New York Knicks Are Due for Good Luck in the NBA Draft Lottery
Feb 10, 2017; New York, NY, USA; New York Knicks general manager Phil Jackson (right) watches during the first quarter against the Denver Nuggets at Madison Square Garden. Mandatory Credit: Brad Penner-USA TODAY Sports

The New York Knicks haven’t had a lot of success in the NBA Draft lottery. They are due for some good luck.

The first NBA draft lottery in 1985 was kind to the New York Knicks. The conspiracies surrounding how the Knicks ended up with No. 1 overall pick Patrick Ewing will never go away, but the Basketball Gods have more than paid them back since.

The Knicks have selected in the lottery seven times since hitting the jackpot with Ewing. Not once have they moved up from their pre-lottery position. In 1986, they had the best odds at the top pick but fell four spots all the way to No. 5.

They ended up with Kenny “Sky” Walker who was best known for his success in the Slam Dunk Contest. Brad Daugherty was the No. 1 pick and went on to be a five-time All-Star despite having his career cut short due to injury.

The franchise wasn’t eligible for the lottery again until 2002 when they had the best odds at the seventh pick. The Knicks ended up with that No. 7 overall pick and drafted Nene before trading him away in the infamous deal for Antonio McDyess.

New York stood pat at their pre-lottery position the next four times out in 2003, 2005, 2006, and 2007. It wasn’t until 2008 that the needle moved again. Unfortunately, it was in the wrong direction.

The Knicks were projected to have the fifth pick but slipped one spot to six instead. They chose Danilo Gallinari. It wasn’t the end of the world. Gallinari was the key piece in the trade for Carmelo Anthony. However, the fifth pick in the 2008 draft was Kevin Love. That stings.

The 2009 draft is painful. It’s just painful. If there’s ever a reason for the Basketball Gods to look heavenly down on the Knicks, it’s because of the 2009 draft. For those of you who don’t remember, New York chose Jordan Hill with the eighth pick one spot ahead of Toronto Raptors shooting guard DeMar DeRozan.

Despite a lack of success, Knicks fans waited another seven years to see their team in the draft lottery. This time, moving down in the draft order worked in the franchise’s favor.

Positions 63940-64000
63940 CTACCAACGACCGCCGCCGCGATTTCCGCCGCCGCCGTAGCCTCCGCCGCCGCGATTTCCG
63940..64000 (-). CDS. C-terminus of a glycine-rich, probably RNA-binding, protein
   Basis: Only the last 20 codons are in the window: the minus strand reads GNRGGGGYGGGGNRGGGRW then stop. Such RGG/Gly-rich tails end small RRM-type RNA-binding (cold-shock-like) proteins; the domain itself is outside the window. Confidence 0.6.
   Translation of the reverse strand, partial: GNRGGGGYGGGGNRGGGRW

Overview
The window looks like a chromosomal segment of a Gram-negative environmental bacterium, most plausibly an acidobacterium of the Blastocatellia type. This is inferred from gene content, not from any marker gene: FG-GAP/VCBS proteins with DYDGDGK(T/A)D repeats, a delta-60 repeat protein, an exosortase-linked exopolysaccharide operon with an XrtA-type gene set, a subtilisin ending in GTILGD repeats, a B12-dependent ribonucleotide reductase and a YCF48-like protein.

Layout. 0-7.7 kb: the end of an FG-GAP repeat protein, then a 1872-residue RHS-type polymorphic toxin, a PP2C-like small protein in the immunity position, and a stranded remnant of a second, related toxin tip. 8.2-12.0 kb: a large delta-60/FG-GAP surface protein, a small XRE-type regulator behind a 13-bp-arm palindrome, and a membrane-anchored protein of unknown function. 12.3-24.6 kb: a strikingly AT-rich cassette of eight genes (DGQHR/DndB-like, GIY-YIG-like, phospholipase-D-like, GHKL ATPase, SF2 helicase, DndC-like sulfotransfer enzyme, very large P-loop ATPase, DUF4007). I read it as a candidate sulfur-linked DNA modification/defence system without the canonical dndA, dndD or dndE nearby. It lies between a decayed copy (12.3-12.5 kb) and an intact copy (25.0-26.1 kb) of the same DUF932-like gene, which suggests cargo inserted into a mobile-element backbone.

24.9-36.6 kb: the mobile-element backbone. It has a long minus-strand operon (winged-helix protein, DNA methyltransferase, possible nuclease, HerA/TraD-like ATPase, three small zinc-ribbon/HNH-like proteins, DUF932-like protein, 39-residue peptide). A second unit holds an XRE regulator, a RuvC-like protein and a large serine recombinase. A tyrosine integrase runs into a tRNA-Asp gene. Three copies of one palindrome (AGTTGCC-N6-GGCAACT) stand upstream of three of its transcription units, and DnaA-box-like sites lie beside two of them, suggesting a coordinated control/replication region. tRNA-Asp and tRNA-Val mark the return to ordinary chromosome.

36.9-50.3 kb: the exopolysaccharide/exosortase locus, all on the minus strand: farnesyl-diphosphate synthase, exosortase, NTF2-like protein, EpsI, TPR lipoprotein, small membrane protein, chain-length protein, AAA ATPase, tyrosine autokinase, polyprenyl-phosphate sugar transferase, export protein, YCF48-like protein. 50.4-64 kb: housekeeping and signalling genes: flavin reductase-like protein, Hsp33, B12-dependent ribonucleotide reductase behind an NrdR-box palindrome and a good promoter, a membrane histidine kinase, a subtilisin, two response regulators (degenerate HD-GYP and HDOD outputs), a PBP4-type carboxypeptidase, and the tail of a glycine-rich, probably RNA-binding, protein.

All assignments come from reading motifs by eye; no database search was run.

The Knicks had a nearly 20 percent chance to get the first pick but fell two spots to fourth. If they hadn’t, Kristaps Porzingis wouldn’t have fallen right into their lap.

On Tuesday, the Knicks will get another shot to defy the Basketball Gods when the draft lottery commences at 8:30 p.m. on ESPN. New York has the best odds of getting the seventh pick (57.2 percent) with the second most likely outcome being they get the eighth pick (22.6 percent).

To the most optimistic of Knicks fans: your team has a 5.3 percent chance at the top pick and a 6.0 percent chance at the second pick with a 7.3 percent chance at the third pick.

The lowest the Knicks can fall is to pick No. 10 (there’s a lower than one percent chance of that happening), but it’s the Knicks so who knows right? Esteemed team president Phil Jackson is sending a lucky charm to the lottery as a team representative to try and make sure that doesn’t happen. We all know he’s not going to show up there himself.

That lucky charm is Knicks legend, Walt Frazier. Clyde was a seven-time All-Star and won two NBA championships in New York. He’s arguably the greatest Knick of all-time. If anyone can bring the team good luck, it’s him.

Frazier and Jackson entered the league together with the Knicks in 1967-68 and played together for ten seasons. Frazier repeatedly comes to the defense of his former teammate while calling games on MSG. Now he’s doing Phil a solid by getting dressed up in one of his signature suits and taking the Clyde show to the draft lottery.

The Knicks lost a tiebreaker with the Minnesota Timberwolves in April that placed Minnesota sixth in the draft order and New York seventh. Not a good sign. This franchise is due for some good luck in the draft lottery. The Basketball Gods have been punishing them for 30 years after they “won” the Patrick Ewing sweepstakes.

There’s an 80 percent chance the Knicks wind up with either the seventh or eighth pick. That doesn’t mean you shouldn’t hold out hope that things will finally go New York’s way.

   

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